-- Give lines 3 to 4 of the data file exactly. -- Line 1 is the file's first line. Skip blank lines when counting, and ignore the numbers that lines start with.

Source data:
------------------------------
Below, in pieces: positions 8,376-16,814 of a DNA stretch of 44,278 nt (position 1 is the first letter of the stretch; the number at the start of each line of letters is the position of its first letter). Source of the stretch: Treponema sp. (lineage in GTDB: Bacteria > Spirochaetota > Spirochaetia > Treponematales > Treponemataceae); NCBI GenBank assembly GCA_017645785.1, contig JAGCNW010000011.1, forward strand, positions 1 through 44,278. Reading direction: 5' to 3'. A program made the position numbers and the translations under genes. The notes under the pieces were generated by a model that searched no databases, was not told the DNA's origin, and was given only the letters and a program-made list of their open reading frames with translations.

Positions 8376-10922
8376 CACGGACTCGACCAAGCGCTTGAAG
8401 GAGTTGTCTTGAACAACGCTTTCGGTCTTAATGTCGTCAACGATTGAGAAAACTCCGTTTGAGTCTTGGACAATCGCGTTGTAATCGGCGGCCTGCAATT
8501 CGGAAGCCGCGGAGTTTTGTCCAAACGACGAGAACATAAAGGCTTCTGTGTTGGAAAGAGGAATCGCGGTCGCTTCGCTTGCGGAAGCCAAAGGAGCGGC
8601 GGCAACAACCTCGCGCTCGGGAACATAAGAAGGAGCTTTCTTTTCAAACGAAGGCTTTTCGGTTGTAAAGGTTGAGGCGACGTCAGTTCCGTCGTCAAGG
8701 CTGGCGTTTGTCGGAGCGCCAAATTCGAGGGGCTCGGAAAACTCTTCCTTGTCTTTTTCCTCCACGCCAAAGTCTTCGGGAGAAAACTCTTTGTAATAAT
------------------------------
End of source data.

8376 CACGGACTCGACCAAGCGCTTGAAG
8401 GAGTTGTCTTGAACAACGCTTTCGGTCTTAATGTCGTCAACGATTGAGAAAACTCCGTTTGAGTCTTGGACAATCGCGTTGTAATCGGCGGCCTGCAATT